Depeche Mode: Spirit

Depeche Mode: Spirit

Spirit will more than likely fade away as quickly as any micro-revolutions it inspires.

Depeche Mode: Spirit

2.75 / 5

Back in the ‘80s, when Depeche Mode was cementing its sound in the consciousness of both mainstream and alternative music listeners, it was unique. Despite early beginnings that clearly and perhaps embarrassingly focused on bubblegum pop, like the irresistibly buoyant “Just Can’t Get Enough,” something happened that changed the sound of its music and the course of its career. The band’s lyrical content got dark. The group crossed pop music and with brooding themes in a catchy way that was as suitable for the trendy club dance floor as it was for an industrial event in a fringy inner-city warehouse.

The band’s 14th album, Spirit, does a decent job of walking the same old thematic lines, but the current world climate has raised the bar considerably for anyone who wants to sound dark and angry in 2017. Listening to Depeche Mode now is only as morose as your sense of nostalgia — especially when held up against artists like Nine Inch Nails, Acretongue or even Marilyn Manson.

So when you hear Dave Gahan’s call to action “Where’s the revolution?/ Come on people you’re letting me down,” it falls a little flat, and sounds almost quaint. The same thing happens on opener “Going Backwards,” launched with minimal and earnest piano chords while Gahan’s up-front voice reports rather ineffectually, perhaps to distance itself from notorious white nationalist fan Richard Spencer, “We are not bigots/ We have not evolved/ We have no respect/ We have lost control.” A beat drops that gives these words the gravity they need to be taken seriously, but it’s too little too late. The track winds up steeped in the fantastic production and electronic music we’ve come to expect from Depeche Mode–but the drama is lost. Similarly, the melodramatic “Scum” aims for the acerbic with lines like “Hey scum!/ What have you ever done for anyone?!” while rolling along the rails of whimsical synth lines and opposing ominous pads.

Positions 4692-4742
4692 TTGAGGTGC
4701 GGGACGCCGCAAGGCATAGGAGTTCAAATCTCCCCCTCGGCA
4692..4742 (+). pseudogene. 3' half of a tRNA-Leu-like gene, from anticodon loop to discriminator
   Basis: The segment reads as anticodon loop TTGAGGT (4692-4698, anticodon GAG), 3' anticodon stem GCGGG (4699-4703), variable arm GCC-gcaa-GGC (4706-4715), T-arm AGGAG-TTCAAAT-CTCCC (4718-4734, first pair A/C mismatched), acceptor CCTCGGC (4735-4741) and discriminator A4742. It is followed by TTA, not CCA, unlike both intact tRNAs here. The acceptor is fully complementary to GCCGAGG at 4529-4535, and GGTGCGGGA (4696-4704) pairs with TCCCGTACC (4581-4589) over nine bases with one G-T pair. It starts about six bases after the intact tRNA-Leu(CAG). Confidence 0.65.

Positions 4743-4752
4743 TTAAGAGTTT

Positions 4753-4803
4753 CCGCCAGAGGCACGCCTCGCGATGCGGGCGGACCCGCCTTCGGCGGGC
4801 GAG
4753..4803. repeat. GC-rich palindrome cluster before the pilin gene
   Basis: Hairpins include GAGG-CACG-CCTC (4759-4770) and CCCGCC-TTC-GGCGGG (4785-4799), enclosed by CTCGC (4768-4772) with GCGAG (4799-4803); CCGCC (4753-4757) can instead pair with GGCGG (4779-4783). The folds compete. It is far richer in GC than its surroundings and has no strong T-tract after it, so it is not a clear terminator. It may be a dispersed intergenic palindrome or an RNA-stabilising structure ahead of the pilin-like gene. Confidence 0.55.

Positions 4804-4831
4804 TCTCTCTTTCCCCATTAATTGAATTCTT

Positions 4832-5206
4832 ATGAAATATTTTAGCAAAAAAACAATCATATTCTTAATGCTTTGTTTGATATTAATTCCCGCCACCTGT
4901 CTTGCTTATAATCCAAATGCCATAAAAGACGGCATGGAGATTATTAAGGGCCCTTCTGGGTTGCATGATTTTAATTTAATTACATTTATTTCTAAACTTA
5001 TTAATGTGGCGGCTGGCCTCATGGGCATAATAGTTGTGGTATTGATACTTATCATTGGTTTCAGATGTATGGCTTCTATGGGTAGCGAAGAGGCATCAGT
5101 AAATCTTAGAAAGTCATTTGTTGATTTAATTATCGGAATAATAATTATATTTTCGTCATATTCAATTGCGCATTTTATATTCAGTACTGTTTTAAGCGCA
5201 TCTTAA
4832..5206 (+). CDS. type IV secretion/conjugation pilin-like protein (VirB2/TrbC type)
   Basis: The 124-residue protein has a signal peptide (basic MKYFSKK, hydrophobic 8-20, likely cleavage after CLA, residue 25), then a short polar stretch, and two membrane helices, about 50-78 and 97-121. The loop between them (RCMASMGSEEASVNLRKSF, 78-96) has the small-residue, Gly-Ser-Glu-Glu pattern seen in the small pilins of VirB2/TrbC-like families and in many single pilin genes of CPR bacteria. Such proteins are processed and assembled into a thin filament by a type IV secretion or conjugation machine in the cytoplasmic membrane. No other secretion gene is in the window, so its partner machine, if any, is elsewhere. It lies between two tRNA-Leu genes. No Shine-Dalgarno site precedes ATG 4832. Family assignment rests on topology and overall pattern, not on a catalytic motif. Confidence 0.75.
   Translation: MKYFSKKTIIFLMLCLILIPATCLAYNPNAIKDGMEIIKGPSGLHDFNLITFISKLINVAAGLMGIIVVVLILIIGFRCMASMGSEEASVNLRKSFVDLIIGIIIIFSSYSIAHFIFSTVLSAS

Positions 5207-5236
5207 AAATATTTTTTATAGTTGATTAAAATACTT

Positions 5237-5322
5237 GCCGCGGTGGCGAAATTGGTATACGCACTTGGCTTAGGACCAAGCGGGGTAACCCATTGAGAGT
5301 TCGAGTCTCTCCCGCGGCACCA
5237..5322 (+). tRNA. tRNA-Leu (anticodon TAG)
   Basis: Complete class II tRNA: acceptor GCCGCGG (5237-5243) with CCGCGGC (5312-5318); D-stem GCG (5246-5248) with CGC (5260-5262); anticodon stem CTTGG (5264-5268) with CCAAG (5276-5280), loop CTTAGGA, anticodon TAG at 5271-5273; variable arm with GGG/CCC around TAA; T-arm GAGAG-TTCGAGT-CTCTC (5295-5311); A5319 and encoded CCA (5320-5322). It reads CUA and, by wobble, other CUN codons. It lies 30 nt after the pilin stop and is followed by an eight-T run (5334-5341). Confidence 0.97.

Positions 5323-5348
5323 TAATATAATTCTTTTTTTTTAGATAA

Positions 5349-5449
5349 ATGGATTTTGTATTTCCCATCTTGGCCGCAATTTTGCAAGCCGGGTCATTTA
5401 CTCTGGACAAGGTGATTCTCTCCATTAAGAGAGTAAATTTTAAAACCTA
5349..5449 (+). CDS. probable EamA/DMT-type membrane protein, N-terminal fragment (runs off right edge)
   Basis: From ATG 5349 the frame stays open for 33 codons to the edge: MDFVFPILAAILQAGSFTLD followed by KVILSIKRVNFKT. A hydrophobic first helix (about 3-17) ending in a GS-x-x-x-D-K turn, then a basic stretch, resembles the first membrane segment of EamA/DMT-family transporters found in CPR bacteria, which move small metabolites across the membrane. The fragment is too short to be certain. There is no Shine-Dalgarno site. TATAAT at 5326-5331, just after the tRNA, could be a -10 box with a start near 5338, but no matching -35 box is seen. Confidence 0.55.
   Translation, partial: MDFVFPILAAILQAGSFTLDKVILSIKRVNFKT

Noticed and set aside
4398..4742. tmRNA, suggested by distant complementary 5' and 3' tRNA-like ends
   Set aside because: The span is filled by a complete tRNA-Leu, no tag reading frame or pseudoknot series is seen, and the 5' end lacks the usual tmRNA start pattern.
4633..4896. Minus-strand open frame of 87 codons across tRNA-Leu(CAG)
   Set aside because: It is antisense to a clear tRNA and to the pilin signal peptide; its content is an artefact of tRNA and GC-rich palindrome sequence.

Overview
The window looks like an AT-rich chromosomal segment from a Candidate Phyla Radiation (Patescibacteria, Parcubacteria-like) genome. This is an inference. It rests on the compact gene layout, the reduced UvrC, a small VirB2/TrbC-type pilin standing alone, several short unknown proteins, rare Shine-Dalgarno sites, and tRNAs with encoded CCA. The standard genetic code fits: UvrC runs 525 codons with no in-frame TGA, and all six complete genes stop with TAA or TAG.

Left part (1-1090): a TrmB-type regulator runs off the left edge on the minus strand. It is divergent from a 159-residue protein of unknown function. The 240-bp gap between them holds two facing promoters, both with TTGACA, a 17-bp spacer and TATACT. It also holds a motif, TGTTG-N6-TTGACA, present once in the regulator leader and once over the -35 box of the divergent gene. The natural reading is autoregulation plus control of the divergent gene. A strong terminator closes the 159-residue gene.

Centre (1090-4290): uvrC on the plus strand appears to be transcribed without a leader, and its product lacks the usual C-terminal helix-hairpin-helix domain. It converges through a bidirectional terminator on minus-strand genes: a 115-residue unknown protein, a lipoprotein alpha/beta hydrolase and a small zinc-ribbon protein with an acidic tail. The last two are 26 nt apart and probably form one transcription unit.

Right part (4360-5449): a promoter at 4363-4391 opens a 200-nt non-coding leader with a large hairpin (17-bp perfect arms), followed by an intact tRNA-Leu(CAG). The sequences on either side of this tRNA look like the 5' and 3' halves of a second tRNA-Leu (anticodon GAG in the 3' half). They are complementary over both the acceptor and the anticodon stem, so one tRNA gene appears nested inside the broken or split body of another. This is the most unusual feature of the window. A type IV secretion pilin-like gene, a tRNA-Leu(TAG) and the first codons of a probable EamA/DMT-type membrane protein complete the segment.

Musically, the album is as strong as ever. “Poison Heart” is pure genius, finding a soft spot somewhere between the soulful throwback of Amy Winehouse and a plodding industrial monster. “Fail” is just as unique, as Gahan delivers a quivering filtered vocal that would be right at home on an Underworld record. Surprisingly, it works, and despite its unexpected nature, after several listens it ends up one of the most interesting tracks on the record.

Depeche Mode remains absolutely true to its fans, and its latest album is a welcome and worthy addition to the catalog. Yet nothing stands out as a potential hit or even a particularly moving standout. There is no “Personal Jesus” or “Strange Love” or “People are People”. The band will undoubtedly release a few singles from the album, and these should find an audience by virtue of the fan base it’s built over nearly 40 years in the business. Unfortunately, this Spirit will more than likely fade away as quickly as any micro-revolutions it inspires.

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